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Planting primer

January 10, 2008|Ellen Hoffs

Sam Maghazei, a novice gardener who lives in West Los Angeles, discovered a low-price vendor online and ordered 40 trees for $300. He was startled when they arrived with trunks only one-eighth to one-fourth-inch in diameter. Now they're dying. Maghazei blames himself. "I didn't do my research," he says. Here are some tips that would have helped Maghazei buy and grow his trees:

Size: Know what size caliper (diameter) tree is available. One- and 2-year-old trees can range from three-eighths to 1 1/4 inch. A five-eighths-inch caliper is average and reliable for a novice gardener.

Chill: Deciduous fruit trees need a specific number of chill hours (temperatures between 32 and 45 degrees) to produce fruit. Regional nurseries understand which trees are best for area gardens.

Space: Is there room for a full-size, semi-dwarf or dwarf tree?

Containerized trees: Those in containers for more than a year may be root-bound -- roots that are matted and filling the pot. Roots can be untangled and trees planted. However, choose another tree if possible.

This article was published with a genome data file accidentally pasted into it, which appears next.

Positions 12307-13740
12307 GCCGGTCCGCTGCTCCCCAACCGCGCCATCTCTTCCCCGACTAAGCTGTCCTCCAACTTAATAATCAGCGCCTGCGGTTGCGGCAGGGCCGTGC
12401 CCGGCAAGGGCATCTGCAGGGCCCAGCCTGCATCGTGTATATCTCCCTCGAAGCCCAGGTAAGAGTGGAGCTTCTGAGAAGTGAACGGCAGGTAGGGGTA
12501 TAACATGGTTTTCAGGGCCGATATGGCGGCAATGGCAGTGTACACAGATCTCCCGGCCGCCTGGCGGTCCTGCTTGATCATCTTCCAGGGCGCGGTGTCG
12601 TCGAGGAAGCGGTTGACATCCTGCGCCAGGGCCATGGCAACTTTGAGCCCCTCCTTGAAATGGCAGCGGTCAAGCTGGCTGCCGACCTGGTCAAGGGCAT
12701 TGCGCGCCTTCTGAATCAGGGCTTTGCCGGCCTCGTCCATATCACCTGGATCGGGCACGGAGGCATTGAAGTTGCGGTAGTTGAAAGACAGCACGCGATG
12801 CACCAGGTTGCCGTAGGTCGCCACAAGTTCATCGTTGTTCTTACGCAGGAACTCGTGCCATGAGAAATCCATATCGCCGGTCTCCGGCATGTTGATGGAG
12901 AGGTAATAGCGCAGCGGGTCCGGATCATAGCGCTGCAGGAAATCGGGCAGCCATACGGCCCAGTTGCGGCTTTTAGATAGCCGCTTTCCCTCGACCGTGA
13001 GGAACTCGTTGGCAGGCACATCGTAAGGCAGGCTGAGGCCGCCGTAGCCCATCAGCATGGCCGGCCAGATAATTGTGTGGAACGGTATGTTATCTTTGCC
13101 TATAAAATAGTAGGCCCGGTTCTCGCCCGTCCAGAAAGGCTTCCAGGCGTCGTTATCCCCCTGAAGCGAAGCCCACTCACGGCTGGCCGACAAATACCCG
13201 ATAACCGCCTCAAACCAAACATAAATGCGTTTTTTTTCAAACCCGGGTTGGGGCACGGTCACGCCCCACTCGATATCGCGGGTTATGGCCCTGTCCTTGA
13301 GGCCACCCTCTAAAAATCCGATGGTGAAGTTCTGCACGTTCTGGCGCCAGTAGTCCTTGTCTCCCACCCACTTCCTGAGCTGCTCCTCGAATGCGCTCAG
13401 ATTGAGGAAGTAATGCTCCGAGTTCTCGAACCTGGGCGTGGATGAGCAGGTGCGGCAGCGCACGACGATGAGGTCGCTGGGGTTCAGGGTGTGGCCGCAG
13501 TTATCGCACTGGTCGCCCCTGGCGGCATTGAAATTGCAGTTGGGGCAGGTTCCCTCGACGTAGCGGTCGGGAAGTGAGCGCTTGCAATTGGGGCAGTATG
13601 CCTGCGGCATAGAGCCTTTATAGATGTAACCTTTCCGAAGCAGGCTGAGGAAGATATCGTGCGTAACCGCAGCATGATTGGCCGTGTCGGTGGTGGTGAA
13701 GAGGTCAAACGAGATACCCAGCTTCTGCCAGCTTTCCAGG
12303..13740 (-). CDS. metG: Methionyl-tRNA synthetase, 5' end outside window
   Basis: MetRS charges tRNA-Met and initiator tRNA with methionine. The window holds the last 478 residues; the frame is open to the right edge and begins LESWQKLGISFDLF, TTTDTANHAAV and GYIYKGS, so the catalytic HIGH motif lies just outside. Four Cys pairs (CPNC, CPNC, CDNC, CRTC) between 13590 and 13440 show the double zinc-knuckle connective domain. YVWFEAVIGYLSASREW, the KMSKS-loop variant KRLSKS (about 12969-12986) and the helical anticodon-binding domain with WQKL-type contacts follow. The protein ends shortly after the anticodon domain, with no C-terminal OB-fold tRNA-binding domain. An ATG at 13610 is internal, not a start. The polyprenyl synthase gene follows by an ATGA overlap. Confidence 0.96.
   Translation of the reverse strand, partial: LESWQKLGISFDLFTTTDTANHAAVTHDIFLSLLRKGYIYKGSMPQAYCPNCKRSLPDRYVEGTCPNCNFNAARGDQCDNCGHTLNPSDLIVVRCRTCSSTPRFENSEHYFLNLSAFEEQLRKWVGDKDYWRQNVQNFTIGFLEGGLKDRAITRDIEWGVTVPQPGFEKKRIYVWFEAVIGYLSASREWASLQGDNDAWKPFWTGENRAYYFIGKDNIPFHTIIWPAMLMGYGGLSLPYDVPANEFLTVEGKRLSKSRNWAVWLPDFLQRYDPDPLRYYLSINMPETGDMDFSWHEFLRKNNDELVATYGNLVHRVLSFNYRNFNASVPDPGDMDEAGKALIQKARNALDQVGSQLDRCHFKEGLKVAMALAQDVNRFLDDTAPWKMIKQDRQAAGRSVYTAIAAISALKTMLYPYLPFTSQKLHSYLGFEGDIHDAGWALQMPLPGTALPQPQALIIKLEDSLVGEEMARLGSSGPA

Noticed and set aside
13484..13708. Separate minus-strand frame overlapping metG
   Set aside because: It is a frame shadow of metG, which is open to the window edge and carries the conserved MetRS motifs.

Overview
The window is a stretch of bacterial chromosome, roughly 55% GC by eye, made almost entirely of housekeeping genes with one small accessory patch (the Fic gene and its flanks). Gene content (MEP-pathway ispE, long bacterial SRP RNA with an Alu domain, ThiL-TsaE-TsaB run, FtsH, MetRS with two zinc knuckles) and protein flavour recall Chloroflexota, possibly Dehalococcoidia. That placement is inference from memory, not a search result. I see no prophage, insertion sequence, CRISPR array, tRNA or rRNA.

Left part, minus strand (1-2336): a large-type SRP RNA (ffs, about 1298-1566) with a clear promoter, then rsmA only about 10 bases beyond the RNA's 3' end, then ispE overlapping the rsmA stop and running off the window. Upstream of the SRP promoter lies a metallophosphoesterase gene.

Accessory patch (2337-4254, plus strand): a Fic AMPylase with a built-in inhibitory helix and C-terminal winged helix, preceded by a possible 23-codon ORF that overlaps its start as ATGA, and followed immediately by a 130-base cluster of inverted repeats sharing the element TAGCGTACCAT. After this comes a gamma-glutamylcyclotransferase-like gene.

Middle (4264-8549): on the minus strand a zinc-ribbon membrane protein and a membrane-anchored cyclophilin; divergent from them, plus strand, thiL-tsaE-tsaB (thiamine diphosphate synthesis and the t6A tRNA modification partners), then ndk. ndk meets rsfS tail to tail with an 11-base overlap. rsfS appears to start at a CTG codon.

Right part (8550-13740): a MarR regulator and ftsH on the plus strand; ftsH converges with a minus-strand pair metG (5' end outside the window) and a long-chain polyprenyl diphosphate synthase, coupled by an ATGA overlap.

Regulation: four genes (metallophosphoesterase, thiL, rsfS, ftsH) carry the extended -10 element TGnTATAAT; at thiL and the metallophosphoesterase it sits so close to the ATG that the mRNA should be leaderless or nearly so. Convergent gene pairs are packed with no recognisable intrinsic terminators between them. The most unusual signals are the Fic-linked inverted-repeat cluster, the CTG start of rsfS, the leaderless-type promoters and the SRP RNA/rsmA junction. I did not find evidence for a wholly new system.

When to plant: It's best not to plant the day after rain. Just walking on soil will cause it to compact and lose vital oxygen.

Don't amend: Use no amendments when planting unless soil is sandy or dense clay.

Mulch: Cover soil with as much as 4 inches of mulch. Keep mulch about 3 inches from the trunk.

Water: Many trees die from overwatering. Make sure soil dries out between waterings and isn't soggy.

Harvest: To extend the fruit season in small gardens, think about planting two or three trees in one hole. Instead of 500 plums over two weeks, expect 100 on each tree staggered over a two-month period. Learn to prune trees during early growth. Consult experts in local nurseries and look online.

-- Ellen Hoffs

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